Left: Matali Crasset, “Technocorner Room at Hi-Hôtel,” Nice, France. Right: Matali Crasset, “Transplant ≠ 06.” (Photos: Patrick Gries)


Before launching her own studio in 1998, French designer Matali Crasset spent five years working for Philippe Starck, first in his studio and later as head of design at Thomson Multimedia. Last September, Crasset collaborated with the artist Peter Halley for an exhibition at Thaddaeus Ropac in Paris; she has plans to collaborate with Halley again next year at Cais Gallery in Seoul. Some of her recent major projects include design for the Hi-Hôtel in Nice, as well as for the temporary site of the Stedelijk Museum's–Hertogenbosch. Here she discusses some of her ideas on design and logics of living.

WE JUST RETURNED from an opening for the beach I designed at Hi-Hôtel in Nice. The Hi-Hôtel is an experimental hotel that I designed in 2003, the idea being that this might be a space where one could break certain domestic codes—or even hotel codes—and explore different logics of life. Rather than sticking with one color, like a bland chocolate brown, or having a uniform design, we decided to invite guests to try different things. We only had thirty-eight rooms, which we designed according to nine unique concepts, each of which involves a different level of experimentation.

One type of room is called “Up and Down”—the idea is that there’s nothing on the wall, because normally when we organize a space at home we put all the structure on the wall and then live in the center. In this room, there’s a big shelf—180 centimeters [seventy-one inches] high—in the middle, in which one finds the bed, the shower, the toilet, plants, etc. The most experimental style we developed was called the “Strates” room, which features seven different layers. If we normally live in a horizontal way, why not try living in a vertical way? Each of the room’s functions is piled at a different height, up to the last layer, which is storage. This type of room is very experimental because the shower is in the middle; it’s covered in colored glass but it’s still transparent, so it’s very . . . specific when you go there with a friend or something. We did the beach in front of the Hi-Hôtel to show that one could do an outside space according to different logics of living as well. There are three different sections with three different colors, and you can choose one according to your mood or the type of activity in which you’re engaged. (One section is better for children playing; in another, you can connect to the Internet and schedule your evening.)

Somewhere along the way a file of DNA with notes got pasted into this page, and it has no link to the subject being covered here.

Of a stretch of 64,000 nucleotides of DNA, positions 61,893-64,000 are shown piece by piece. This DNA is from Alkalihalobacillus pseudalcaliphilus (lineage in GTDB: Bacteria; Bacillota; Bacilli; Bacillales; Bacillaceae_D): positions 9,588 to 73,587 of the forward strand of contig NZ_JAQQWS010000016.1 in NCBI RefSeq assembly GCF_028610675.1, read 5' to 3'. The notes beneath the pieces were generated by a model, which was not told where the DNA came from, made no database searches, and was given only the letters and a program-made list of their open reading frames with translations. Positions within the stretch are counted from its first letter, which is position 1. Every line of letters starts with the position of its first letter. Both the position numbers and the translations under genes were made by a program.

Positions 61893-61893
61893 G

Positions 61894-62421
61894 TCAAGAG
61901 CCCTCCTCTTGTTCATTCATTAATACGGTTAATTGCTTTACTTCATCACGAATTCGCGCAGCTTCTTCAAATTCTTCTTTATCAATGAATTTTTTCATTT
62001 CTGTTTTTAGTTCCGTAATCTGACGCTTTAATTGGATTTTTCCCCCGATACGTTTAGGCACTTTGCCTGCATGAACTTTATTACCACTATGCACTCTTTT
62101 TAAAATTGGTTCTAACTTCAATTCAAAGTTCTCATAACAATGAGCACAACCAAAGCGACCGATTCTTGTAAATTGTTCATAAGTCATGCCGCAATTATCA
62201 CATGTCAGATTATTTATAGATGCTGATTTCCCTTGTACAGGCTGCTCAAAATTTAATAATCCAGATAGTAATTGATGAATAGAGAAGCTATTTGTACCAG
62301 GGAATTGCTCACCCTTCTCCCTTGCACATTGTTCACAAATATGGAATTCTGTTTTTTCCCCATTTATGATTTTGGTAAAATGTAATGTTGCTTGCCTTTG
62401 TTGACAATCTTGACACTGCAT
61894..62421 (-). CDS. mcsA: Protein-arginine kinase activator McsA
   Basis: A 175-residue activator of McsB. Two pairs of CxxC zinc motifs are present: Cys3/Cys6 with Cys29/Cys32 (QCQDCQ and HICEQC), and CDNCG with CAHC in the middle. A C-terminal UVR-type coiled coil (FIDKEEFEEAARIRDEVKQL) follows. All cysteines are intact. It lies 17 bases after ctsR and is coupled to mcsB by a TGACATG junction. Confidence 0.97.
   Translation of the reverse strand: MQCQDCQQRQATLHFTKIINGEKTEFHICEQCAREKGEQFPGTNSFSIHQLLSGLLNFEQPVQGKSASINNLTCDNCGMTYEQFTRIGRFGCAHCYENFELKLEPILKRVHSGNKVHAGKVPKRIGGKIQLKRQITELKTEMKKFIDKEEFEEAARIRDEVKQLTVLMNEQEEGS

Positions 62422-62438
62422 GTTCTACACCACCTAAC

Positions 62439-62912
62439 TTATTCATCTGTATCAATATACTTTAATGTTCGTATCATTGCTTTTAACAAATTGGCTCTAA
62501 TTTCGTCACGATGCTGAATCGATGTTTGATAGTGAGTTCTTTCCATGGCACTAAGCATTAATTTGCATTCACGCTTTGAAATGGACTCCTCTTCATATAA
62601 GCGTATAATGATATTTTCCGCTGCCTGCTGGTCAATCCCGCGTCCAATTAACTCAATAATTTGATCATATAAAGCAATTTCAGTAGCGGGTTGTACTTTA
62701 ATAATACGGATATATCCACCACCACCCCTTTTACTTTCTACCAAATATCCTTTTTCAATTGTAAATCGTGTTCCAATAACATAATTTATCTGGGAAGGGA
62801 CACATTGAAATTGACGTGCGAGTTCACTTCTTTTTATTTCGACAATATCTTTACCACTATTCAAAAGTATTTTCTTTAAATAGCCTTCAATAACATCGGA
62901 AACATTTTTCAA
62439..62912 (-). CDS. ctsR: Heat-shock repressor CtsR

When I work on an object, I’m already thinking of the space around it. I try not to work object by object; I prefer to make networks of things, because I like to conceive of an object as a life scenario. One of the first pieces of furniture I did is called “When Jim Comes to Paris” [1998]; it consists of a simple column you can unfold when friends come to your home—say, if you don’t have a guest room. So when “Jim” is not around, it’s very compact, just thirty-five centimeters by thirty-five centimeters and two meters high [fourteen inches by fourteen inches and seventy-nine inches high], and when “Jim” arrives, you just have to open this column and it becomes a bed with a lamp and an alarm clock. The idea of the space and the situation is already embedded in the object.

Recently I collaborated on a show with the artist Peter Halley; I like his use of color, the way he creates different mental spaces using simple geometric shapes. I think that there are fewer and fewer differences between art and design. Before, we would talk about the artist as the one who does the unique piece, while the designer was the one who did mass production. But today I’m doing small series and some artists are doing bigger series. What is more interesting now is what you do in which context; what I try to do is, say, when I’m working on a piece with an art gallery, I try to make a piece that makes sense for that gallery, in the context of the gallery’s history and with regard to the people who will come. I’ve spent a lot of energy over the past ten years developing my own personal approach, but now I’m more interested in collaborating with other artists and craftsmen. Sure, designers are always working with people in the studio, but I’m learning to enjoy collaborating in the creative part, stretching my thinking in a different way.

— As told to David Velasco